In light of this present, it is imperative that we analyze the historical characteristics of Africa’s “strongman syndrome” and their uncanny and unscrupulous ability to stay in office for decades. Doing so will help us to better understand how the three turning points mentioned above came about and how the Gambia can save herself from another corrupt dictatorship.
Regarding the dismissal of several coalition members, the influence of most of President Barrow’s original cabinet members is rapidly disintegrating, or they have been transferred to low-level positions. Barrow has also surrounded himself with the same people who enabled and emboldened former President Yahya Jammeh. Thus, President Barrow’s inner circle is replete with minions whose allegiances are essentially based on patronage. It appears that President Barrow is slowly trailing in Yahya Jammeh’s footsteps. During his tenure in office—Jammeh gradually weeded out many political and military leaders, and this opened the door to human rights violations and corruption. Jammeh did all of this unchallenged, which allowed him to consolidate his power. President Barrow is embarking on a similar strategy, and this could crystalize his power, which could erode key government institutions.
Concerning the bribery scandal involving several parliamentarians, President Barrow has taken a chapter from Ugandan dictator Yoweri Museveni’s playbook. Museveni is known to pay off lawmakers to pass laws that favor him. Barrow’s strategy is no different. Barrow’s sole intention in bribing lawmakers was to consolidate his power and prolong his tenure in office. In fact, this practice is the modus operandi of many dictators in Africa. The reality is that Barrow is not fully interested in uplifting the average Gambian’s well-being.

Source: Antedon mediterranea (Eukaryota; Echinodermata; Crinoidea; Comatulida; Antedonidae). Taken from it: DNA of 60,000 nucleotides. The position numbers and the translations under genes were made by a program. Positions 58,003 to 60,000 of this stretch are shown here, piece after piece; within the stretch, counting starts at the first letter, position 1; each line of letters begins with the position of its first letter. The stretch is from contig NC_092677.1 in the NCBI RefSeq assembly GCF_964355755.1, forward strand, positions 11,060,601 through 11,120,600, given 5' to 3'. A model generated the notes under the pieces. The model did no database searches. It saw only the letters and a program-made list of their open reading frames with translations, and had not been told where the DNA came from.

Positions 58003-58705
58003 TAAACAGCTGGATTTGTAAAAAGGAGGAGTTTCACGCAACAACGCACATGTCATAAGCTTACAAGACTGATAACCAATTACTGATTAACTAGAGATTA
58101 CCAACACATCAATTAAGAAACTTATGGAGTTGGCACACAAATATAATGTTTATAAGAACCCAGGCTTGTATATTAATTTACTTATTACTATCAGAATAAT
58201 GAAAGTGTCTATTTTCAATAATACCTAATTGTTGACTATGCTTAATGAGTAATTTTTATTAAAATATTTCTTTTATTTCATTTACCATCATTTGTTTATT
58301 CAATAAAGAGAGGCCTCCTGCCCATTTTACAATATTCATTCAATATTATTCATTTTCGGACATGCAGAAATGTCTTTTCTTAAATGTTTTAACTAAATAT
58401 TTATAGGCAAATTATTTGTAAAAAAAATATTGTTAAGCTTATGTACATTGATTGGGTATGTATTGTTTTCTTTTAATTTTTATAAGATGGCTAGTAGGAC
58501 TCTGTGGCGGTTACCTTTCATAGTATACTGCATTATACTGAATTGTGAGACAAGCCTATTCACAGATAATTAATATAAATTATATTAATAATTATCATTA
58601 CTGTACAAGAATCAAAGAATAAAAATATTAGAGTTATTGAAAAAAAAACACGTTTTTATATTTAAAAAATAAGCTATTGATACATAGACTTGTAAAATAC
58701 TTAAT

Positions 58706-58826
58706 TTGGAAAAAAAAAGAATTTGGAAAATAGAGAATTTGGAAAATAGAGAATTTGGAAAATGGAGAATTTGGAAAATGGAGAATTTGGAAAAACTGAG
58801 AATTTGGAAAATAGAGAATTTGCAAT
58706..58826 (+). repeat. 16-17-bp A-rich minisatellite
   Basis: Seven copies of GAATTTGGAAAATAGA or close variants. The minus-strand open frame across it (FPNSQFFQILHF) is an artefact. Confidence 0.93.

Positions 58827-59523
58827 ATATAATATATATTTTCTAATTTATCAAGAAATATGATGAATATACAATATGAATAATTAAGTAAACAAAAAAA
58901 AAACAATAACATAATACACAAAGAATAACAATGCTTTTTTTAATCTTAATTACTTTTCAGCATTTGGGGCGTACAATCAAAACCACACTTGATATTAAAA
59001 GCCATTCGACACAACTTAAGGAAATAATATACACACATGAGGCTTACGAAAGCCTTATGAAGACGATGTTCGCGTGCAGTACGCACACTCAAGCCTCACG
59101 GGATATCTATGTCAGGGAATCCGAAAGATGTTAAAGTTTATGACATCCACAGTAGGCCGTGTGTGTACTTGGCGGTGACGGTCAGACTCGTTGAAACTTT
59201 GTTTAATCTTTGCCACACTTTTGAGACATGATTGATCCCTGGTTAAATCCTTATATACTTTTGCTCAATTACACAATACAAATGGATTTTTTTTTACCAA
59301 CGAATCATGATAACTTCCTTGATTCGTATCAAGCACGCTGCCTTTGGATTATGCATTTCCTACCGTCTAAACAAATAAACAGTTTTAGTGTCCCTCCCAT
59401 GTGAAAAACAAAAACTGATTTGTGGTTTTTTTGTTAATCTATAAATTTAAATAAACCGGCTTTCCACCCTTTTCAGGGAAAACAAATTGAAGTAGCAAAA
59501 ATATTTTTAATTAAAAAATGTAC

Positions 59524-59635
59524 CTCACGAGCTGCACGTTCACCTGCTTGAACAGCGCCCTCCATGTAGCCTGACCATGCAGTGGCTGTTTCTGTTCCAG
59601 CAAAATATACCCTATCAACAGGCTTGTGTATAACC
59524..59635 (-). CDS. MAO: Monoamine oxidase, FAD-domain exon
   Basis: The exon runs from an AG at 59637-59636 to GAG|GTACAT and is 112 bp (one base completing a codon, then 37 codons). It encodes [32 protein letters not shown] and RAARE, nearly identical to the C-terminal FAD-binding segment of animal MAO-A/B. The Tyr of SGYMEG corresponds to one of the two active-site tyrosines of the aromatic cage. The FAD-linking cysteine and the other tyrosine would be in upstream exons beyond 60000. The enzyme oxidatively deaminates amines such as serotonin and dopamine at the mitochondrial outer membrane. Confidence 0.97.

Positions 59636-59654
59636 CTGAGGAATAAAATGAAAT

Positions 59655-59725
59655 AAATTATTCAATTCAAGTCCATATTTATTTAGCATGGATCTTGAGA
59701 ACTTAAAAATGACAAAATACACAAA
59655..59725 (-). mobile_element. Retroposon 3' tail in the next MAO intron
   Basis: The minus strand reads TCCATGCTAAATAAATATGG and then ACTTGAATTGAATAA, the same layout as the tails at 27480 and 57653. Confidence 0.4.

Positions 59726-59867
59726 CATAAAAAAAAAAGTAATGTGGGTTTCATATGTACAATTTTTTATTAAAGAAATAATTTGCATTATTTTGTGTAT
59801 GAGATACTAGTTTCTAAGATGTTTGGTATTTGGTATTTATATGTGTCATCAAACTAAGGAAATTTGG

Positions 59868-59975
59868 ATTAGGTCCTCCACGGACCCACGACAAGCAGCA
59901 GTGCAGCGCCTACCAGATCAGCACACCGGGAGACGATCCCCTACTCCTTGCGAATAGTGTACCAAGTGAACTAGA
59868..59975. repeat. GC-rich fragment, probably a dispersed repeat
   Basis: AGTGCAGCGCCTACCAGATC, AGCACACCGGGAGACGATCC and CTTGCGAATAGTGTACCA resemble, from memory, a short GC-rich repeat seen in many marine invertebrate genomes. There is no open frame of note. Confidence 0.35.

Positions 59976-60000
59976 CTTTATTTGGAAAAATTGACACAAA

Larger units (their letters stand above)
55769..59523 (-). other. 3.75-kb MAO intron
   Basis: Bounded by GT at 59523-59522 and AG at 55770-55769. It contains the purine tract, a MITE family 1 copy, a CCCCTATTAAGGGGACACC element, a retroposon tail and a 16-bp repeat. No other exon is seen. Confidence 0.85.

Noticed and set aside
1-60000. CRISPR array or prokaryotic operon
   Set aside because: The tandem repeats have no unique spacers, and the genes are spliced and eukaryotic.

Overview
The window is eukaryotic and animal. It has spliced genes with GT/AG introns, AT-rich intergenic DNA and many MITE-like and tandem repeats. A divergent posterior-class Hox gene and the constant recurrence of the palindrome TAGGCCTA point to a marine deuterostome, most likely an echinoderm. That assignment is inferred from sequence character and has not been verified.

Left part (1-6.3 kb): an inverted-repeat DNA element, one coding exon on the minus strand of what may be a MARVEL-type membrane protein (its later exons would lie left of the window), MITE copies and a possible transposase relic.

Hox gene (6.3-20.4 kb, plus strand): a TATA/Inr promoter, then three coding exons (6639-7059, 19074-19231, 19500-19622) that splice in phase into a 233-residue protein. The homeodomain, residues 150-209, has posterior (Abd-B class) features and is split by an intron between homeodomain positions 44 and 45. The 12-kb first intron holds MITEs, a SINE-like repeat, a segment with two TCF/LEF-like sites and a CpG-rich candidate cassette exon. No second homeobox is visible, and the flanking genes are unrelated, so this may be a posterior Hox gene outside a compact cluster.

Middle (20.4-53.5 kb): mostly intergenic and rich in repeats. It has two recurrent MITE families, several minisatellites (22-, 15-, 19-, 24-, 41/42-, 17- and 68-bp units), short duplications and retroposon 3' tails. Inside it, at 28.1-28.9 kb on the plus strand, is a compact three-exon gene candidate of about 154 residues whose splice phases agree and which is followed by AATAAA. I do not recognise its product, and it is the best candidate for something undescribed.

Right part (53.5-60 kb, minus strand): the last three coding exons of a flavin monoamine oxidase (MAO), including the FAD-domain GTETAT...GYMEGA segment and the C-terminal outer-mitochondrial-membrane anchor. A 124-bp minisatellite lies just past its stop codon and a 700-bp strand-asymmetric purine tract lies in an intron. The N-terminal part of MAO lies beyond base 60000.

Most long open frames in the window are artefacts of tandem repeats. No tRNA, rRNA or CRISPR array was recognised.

Requiring journalists to undergo screenings at the SIS, meanwhile, is the antithesis of the democratic principles of a free press and unadulterated information. One of the first actions of any aspiring “strongman” is to regulate or suppress the free flow of information—as doing so halts potential criticism.
These three turning points underscore my point: President Barrow is looking more like a “strongman” every day, or perhaps is testing the waters to determine whether he can get away with filling this all-too-traditional role.
By some measures, former president Yahya Jammeh and President Barrow are different, but they have several characteristics in common. Barrow will not be capable of committing the villainous practice of killing political opponents, but if he keeps going at the present rate, we may see the Gambia back in a dictatorship and experiencing widespread corruption. The lesson is straightforward: Gambians should reflect on the most effective ways to put Barrow on notice and hold him accountable for failing to deliver on the promises he made.
For these reasons, the entire governmental structure needs to be bulldozed—yes, a “system change” is seriously needed in the Gambia—a “system change” that espouses checks and balances and the separation of power. Otherwise, there is no hope for the Gambia. Given what is at stake, it is morally incumbent upon all of us to stay alert and engaged.
The Gambia deserves a new wave, and I hope it will be a peaceful one.
Dr Foday J Darboe